It sounded like a fairy tale, or at least a made-for-TV movie.
An older man comes to the rescue of a young illegal immigrant, marrying her to save her and her 3-year-old daughter from deportation.
But apparently the story will not have the requisite happy ending.
Thomas Cappellano, 58, and the former Elena Ladiguina, 27, who were married a little more than a year ago in the chambers of Erie County Surrogate Joseph S. Mattina, now have separated and Cappellano said he plans to file for divorce.
"It was always in the back of my mind that something like this was a possibility," a devastated Cappellano admitted a few days ago, struggling to hold back tears.
"My family, my friends, everybody told me 'You are crazy to marry this foreign girl who is so much younger' but I loved her and the baby so much . . . She used me but I refused to believe it."
Mrs. Cappellano, who is now out of jail after posting a $15,000 bond, has a decidedly different recollection of what happened.
"In the beginning, I truly respected Tom," she insisted, "for doing what he did for me and for taking care of Caroline, and I did fall in love with him because he had such a big heart.
"I wanted to have a healthy and loving relationship with Tom but very soon, he was wanting to control me and he was a jealous man," she said. "I found out . . . he was jealous of Caroline's father and I haven't seen him in two and a half years."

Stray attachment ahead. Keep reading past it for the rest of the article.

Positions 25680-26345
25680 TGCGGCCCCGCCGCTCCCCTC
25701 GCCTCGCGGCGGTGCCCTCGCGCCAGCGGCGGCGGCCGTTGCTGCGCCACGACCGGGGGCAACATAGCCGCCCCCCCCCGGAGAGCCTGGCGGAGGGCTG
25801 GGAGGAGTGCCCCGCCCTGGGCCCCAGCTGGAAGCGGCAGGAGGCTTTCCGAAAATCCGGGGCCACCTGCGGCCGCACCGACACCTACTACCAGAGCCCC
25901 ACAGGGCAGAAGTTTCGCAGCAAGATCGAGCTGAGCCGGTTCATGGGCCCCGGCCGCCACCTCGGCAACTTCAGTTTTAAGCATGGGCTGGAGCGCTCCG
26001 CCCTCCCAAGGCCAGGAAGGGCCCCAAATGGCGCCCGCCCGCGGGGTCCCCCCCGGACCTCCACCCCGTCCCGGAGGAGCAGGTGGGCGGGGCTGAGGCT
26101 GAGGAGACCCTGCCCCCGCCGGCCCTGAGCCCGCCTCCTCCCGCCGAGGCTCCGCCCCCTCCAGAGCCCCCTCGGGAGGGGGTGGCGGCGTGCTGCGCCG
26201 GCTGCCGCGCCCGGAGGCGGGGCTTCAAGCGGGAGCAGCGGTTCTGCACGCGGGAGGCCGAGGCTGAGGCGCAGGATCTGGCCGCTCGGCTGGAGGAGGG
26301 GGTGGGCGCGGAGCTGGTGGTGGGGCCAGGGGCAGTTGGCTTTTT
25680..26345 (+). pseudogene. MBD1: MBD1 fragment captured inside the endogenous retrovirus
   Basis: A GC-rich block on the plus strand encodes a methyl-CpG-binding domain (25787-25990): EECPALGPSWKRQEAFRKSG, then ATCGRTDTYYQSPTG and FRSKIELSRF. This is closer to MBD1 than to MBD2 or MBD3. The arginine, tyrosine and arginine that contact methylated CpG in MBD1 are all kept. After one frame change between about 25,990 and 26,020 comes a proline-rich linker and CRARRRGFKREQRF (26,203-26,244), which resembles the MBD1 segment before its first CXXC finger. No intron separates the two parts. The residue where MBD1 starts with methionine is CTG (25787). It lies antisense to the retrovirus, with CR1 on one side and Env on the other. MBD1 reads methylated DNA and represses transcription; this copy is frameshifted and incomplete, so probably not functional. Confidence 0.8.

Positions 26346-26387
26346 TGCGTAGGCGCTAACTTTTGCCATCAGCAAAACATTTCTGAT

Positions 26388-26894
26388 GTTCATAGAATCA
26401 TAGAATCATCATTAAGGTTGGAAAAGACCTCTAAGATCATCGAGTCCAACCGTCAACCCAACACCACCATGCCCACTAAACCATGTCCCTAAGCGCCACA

More than four years ago, the young woman from Ukraine illegally entered the United States to join her Czech boyfriend, who had promised her they would be granted political asylum.
Instead, she became pregnant, and her boyfriend deserted her and moved to Canada.
Without a legal visa or a green card, she managed for more than a year until she was apprehended by the Immigration and Naturalization Service.
Cappellano read about her plight in The Buffalo News and decided to come to her rescue, and to help care for the baby.
They were married a little more than a year ago; the bride was led from her jail cell to the courtroom for the ceremony.
Cappellano said he thought he and his new wife would be together after she was released from prison.
He was wrong.
When her lawyer told her she could be released from prison on $15,000 bond, Mrs. Cappellano said she turned to a friend because she knew her husband did not have the money.
"What do you think I should do," asked Mrs. Cappellano, "stay in jail the rest of my life? I want to be with Caroline and I want to do things with my life."
Cappellano said the reason he had no money was because he had spent so much on lawyers and to help care for Caroline.
"I didn't find out about her new boyfriend until a few months ago when I went to visit her and the guards told me she had a visitor and it was a man," he said.
His estranged wife angrily reacted to her husband's version of the break-up.
"I think he got tired of waiting for me," she said. "He dumped me and my friend was a good excuse for him."
Mrs. Cappellano's attorney has filed legal papers requesting that she regain custody of her daughter, who has been in foster care.
Cappellano's attorney is preparing the paperwork "for a divorce, an annulment or whatever I have to do to put my life back together." He is making no legal fight for custody.
Ned Welsh, a Western New York native now working as a writer/producer in California, said he was intrigued enough by the story to think Hollywood might be interested.
"Tom sounded like an absolutely sweet guy, there was the young immigrant wife and the cute little girl . . . It had all the elements of a possible TV movie," Welsh said Tuesday. "But if we ever do it, I guess we will have to make some changes in our original story line."